Lauren said...

I'd rather I do it and have it done properly. I also am borderline OCD about tidiness and I feel uncomfortable unless I've cleaned. I love doing housework and one of the things that annoys me most about being on crutches at the moment is that I can't vacuum or do my washing (because I can't hang it out). I think we're trained to whinge about being hard done by, and I think that we choose to tidy and like things done just so. If we let the men clean, we would never be happy, because it wouldn't be done 'just right'.

Anonymous said...

Great post, Erica. Mr Kitty and I have similar arguments! One disadvantage I feel I have - not only with him but with almost everyone I speak to about it - is that I work from home, ergo I should have plenty of time in my day to do the cleaning, cooking, dog-walking etc. Because most people seem to think that working from home doesn't involve any actual WORK at all, and that I spent my days arranging flowers and riding ponies or something.

We moved into our new house a month ago. I told Mr K I would happily do the lion's share of domestic tasks - hoovering, washing, dusting, cooking, loading and unloading the dishwasher etc - as long as he did, without fail every weekend, the one job I absolutely abhor: cleaning the bathroom. He said he would. Guess how many times the bathroom has been cleaned since we moved in? Once. By me.

Le sigh.

Rochelle said...

Oh gosh, this rings a bell. BF and I had a similar argument a few months ago that culminated in me totally losing my shit and THROWING A BASKET OF WASHING AT HIM. Not my finest hour.

We're not quite in the same situation as you Erica - we live in a townhouse with about 3 square feet of backyard so there is avocado-related excuse! :-)

I think it's easy for us girls to tell ourselves that it's not the boy's responsibility to help maintain the house to our so-called OCD standards (as I had been doing) but the reality is, it's not fair for them to say 'mess doesn't bother me' and therefore make no contribution. The word is compromise! Living in a house that meets basic hygiene standards is very important to me, but that doesn't mean I enjoy vacuuming or scrubbing toilets (I don't).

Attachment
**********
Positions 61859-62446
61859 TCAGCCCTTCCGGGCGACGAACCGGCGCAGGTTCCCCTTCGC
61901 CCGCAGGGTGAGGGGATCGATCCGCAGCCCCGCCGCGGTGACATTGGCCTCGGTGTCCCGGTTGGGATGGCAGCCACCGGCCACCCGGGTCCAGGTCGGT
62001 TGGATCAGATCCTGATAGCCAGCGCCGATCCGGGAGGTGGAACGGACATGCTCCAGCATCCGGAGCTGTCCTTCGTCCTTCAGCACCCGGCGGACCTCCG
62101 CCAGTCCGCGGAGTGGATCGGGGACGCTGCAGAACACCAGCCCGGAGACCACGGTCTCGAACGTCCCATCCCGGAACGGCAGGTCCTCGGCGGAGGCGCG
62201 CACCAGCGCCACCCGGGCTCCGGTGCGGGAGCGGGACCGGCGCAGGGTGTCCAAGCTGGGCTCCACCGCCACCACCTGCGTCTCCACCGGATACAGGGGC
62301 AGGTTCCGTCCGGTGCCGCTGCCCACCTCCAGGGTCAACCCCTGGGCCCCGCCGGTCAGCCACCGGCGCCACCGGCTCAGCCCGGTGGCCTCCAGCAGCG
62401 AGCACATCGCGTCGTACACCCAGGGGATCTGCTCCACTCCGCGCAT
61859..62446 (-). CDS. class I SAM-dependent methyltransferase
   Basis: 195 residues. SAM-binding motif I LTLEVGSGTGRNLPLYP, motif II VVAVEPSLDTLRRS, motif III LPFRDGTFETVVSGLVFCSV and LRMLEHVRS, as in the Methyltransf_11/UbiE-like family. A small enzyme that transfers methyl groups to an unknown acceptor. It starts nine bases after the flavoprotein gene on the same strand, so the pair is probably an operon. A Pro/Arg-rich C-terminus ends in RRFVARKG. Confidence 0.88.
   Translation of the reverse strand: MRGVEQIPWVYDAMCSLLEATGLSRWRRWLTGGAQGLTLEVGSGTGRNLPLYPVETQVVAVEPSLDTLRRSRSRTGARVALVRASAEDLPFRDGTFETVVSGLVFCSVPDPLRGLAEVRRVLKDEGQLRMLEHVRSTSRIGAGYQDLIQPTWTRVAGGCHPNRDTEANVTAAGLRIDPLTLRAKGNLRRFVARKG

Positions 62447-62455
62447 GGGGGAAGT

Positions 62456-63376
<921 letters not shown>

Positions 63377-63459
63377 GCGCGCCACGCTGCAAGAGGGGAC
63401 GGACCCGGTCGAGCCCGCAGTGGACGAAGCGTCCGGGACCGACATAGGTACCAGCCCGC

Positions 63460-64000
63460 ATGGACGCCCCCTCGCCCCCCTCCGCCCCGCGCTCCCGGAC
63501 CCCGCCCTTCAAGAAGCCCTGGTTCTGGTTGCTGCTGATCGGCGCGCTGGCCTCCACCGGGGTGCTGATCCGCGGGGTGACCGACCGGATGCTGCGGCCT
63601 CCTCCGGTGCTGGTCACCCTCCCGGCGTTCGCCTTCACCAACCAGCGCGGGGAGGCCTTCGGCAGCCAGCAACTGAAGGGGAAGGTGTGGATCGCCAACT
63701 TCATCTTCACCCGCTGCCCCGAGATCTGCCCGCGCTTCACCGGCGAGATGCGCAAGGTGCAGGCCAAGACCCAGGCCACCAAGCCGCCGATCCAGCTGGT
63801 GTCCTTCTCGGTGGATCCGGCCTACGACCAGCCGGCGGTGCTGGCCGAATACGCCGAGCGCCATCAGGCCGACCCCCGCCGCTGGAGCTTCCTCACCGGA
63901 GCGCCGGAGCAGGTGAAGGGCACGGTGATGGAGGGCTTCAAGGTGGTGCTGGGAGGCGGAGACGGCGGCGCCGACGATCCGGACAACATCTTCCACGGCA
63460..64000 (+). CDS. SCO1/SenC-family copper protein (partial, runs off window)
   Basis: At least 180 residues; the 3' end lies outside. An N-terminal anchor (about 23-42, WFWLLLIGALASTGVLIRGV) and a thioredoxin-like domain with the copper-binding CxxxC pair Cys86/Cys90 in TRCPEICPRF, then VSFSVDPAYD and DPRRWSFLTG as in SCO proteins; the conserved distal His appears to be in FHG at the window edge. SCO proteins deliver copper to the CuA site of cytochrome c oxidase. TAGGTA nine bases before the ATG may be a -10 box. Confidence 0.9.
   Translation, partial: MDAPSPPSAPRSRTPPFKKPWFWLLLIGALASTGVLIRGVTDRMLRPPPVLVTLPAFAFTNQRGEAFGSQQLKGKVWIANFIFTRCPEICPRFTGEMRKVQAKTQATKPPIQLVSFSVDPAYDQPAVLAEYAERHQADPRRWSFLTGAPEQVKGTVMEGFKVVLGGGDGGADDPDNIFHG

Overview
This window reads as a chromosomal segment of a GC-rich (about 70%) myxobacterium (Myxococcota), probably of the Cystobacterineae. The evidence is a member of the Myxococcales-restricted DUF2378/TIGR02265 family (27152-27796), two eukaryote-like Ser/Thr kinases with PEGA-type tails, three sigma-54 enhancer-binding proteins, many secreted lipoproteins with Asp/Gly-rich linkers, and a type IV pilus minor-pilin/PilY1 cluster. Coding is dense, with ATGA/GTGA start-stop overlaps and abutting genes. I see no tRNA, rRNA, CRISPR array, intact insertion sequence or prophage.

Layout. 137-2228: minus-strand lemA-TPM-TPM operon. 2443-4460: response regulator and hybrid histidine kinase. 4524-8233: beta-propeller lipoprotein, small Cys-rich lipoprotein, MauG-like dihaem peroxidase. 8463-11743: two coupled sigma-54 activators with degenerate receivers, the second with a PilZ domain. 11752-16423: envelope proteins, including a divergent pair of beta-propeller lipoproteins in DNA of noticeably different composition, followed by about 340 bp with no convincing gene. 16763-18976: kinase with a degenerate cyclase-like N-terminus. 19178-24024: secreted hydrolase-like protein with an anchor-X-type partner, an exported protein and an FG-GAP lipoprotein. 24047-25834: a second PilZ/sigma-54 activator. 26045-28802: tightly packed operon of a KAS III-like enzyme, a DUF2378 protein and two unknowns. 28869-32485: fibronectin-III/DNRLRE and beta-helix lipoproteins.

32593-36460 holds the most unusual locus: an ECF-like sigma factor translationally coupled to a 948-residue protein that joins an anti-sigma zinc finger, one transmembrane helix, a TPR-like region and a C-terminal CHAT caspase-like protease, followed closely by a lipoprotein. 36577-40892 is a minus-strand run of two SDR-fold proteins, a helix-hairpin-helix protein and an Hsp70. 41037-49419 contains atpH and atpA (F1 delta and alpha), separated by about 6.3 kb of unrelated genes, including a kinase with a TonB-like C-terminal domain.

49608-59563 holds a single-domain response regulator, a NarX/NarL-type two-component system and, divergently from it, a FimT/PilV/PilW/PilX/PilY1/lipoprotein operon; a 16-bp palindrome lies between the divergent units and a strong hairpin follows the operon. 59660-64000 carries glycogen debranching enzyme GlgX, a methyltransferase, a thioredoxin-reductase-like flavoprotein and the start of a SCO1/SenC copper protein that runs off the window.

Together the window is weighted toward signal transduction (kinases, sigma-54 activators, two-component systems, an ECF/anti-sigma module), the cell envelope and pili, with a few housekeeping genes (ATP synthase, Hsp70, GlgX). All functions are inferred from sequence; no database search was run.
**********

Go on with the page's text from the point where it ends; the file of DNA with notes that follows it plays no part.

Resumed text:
We try to meet in the middle now. He makes much more of an effort to help out with chores (without even being asked - that makes me feel very lucky) and I do my best to relax my standards and not get the dust-buster out as soon as he finishes vacuuming (shameful, I know).

The kitchen is still my domain but that suits us. Cooking is a big chore for him whereas food is my absolute passion. Win/win.

We're a much happier household now.

Will said...

Umm, this might sound irrelevant and superficial ... but who was Maggie on Married with Children? Perhaps you meant Peggy; or maybe I've had a memory lapse?

katiecrackernuts said...

Tell hubby to suck it up. Preferably with a vacuum.
No, seriously. The arguments in our house are with the dependent adults and cleaning up after them. At 20, I reckon you should be able to wash up and put away your own lunch dishes (and close the cupboards, and do your washing -and bring it in and put it away. I could go on.)

Erica Bartle (nee Holburn) said...

Of course it was Peggy - my bad! Thanks, Will. Lauren, it's a shame - but true - that if you want something done right, you might just have to do it yourself. Kitty, hilarious! I sympathise with your work-from-home conundrum - I'm at pains to remind everyone who drops by that I have, um, actual work to do! And Rochelle, I'm glad to hear you've found your happy domestic medium... no injuries!

Sarah Ayoub said...

Oh what a fantastic post! Although I have to say that it sounds like you guys have a little bit easier than you think, even though this opinion is not going to make for the most popular comment here.